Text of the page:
How Hippy Clothing Has Changed Since The 60’s
Hippie fashion, has undergone significant changes in the past six decades from when it first originated in the 1960’s as a symbol of counterculture. The free-spirited style, which was once associated with anti-war protests, peace signs, and tie-dye, has evolved into a mainstream trend that incorporates elements of the original hippie style.
In the 1960’s, hippie clothing was all about breaking free from conventional fashion norms and expressing individuality. Bell-bottom jeans, fringed leather jackets, and loose, flowing maxi dresses were popular choices for both men and women. The use of bright, bold colours and patterns, such as tie-dye and batik, was a staple of the hippie style and reflected the cultural movement’s emphasis on peace, love, and unity.
In the 1970’s, the hippie style shifted towards a more bohemian look, with wide-brimmed hats, oversized sunglasses, and caftans becoming popular. The rise of the feminist movement in this decade also had a significant impact on hippie fashion, with women embracing gender-neutral clothing, such as jumpsuits and dungarees, and rejecting the traditional feminine styles of the past.
This was the era of the “flower power” movement, and the hippie style was marked by bright, floral patterns and prints, as well as an emphasis on natural materials and earth tones. the hippie style became more mainstream, with designers incorporating hippie-inspired elements into their collections. This was the era of the “flower power” movement, and the hippie style was marked by bright, floral patterns and prints, as well as an emphasis on natural materials and earth tones.
As the hippie movement evolved, so did the fashion. In the 1980s, the hippie style became more eclectic, incorporating elements from different cultures and time periods. This was the era of “new wave” and “punk” fashion, and the hippie style was infused with elements from these styles, including bold, graphic prints, bright colours, and an emphasis on accessories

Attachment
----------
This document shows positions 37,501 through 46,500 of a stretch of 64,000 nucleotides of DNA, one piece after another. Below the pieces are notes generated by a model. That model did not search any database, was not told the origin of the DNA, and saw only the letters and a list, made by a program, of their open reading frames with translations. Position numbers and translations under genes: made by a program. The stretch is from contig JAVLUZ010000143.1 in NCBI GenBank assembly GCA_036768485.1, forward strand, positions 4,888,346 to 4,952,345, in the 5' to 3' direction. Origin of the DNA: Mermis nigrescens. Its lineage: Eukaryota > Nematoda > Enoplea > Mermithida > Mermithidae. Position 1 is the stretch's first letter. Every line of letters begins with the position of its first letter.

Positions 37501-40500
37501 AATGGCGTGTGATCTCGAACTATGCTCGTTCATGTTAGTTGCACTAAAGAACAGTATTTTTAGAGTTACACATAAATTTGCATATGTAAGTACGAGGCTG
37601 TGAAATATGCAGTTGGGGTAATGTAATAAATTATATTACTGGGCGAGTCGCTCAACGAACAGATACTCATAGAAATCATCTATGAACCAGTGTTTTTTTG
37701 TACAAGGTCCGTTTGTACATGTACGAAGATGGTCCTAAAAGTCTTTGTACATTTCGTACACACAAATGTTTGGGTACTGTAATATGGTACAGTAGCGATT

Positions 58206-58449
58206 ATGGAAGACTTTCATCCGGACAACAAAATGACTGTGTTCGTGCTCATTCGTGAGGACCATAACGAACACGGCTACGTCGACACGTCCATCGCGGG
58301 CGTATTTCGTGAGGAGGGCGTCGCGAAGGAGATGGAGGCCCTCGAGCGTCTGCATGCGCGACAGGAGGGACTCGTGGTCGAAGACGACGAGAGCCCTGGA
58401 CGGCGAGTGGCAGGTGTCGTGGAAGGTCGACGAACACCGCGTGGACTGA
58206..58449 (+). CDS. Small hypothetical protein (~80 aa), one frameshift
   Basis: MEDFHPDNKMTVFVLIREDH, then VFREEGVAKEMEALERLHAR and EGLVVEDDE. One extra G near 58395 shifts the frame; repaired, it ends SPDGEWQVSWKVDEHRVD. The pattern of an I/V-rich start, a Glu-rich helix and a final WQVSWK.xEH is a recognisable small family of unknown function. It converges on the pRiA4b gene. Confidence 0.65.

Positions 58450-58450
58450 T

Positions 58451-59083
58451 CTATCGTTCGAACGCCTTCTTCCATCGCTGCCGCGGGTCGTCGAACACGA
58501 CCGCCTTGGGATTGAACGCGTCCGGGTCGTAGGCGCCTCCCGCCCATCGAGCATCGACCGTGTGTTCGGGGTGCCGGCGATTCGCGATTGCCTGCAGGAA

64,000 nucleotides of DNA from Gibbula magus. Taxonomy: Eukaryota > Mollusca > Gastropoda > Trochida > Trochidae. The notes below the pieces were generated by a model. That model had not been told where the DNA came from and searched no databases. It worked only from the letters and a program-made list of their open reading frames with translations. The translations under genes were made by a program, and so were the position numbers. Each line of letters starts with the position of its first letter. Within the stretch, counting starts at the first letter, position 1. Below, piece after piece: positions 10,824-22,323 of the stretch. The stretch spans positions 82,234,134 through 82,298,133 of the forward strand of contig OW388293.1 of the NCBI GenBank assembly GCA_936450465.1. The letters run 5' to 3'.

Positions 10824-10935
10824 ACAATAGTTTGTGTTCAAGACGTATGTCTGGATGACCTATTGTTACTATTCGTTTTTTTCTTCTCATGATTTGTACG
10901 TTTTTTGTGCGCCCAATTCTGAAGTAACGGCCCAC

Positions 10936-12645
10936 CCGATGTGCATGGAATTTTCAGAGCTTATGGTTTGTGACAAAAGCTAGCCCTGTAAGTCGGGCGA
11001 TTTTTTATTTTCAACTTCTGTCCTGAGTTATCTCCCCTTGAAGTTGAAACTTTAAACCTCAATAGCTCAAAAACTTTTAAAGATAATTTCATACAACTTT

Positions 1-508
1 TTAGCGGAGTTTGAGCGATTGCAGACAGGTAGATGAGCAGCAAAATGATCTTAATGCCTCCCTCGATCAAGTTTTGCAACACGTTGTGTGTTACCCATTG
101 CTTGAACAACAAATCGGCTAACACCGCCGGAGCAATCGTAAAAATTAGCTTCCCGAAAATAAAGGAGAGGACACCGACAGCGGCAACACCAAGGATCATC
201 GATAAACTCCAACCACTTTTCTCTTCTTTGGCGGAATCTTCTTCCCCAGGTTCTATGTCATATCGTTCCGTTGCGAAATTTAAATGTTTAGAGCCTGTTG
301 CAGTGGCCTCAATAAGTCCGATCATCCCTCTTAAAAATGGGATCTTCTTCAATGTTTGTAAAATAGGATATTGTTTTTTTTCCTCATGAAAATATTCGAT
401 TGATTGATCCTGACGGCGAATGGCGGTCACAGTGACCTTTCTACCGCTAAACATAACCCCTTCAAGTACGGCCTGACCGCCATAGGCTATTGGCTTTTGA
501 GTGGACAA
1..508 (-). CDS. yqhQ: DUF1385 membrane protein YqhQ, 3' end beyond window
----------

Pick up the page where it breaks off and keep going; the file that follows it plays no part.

The 1990’s saw the emergence of a new type of hippie, known as the “grunge” look. This style, inspired by the Seattle music scene, was characterized by oversized, distressed flannel shirts, torn jeans, and Doc Martens boots. The grunge style reflected a rebellious, anti-establishment attitude and was popular among the youth of the time.
In the early 2000’s, hippie fashion experienced a resurgence, with boho-chic styles becoming popular among young people. This style incorporated elements of the original hippie fashion, such as maxi dresses and fringed leather jackets, but with a more modern, sophisticated twist. The use of earth tones, such as olive green and brown, and natural materials, such as hemp and organic cotton, became a staple of the boho-chic look.
Where we are today
Today, the hippie style is still a popular fashion trend, with designers continuing to draw inspiration from the original hippie movement. The clothing is still characterized by loose-fitting silhouettes, bold patterns and prints, and natural materials. However, the style has also become more refined and sophisticated, with an emphasis on quality and craftsmanship. The hippie style has also become more accessible, with high-end designer brands incorporating elements of the style into their collections, as well as affordable fast-fashion brands offering affordable versions of the trend.
Hippy fashion continues to evolve and has become more mainstream. It can be seen in the popularity of vintage-inspired clothing, such as crocheted bikinis, tie-dye tees, and frayed denim shorts, as well as in the growing trend of sustainable and ethically-made clothing.
In conclusion, hippie fashion has come a long way since its beginnings in the 1960’s. From its roots as a symbol of counterculture and anti-establishment, to its evolution into a mainstream trend, the hippie style has remained a constant source of inspiration for designers and fashion enthusiasts alike. Despite the many changes it has undergone over the years, the essence of hippie fashion remains the same: a celebration of individuality, freedom, and creativity.
Hippie fashion, which originated in the 1960s as a symbol of counterculture, has undergone significant changes in the past six decades. The free-spirited style, which was once associated with anti-war protests, peace signs, and tie-dye, has evolved into a mainstream trend that incorporates elements of the original hippie style.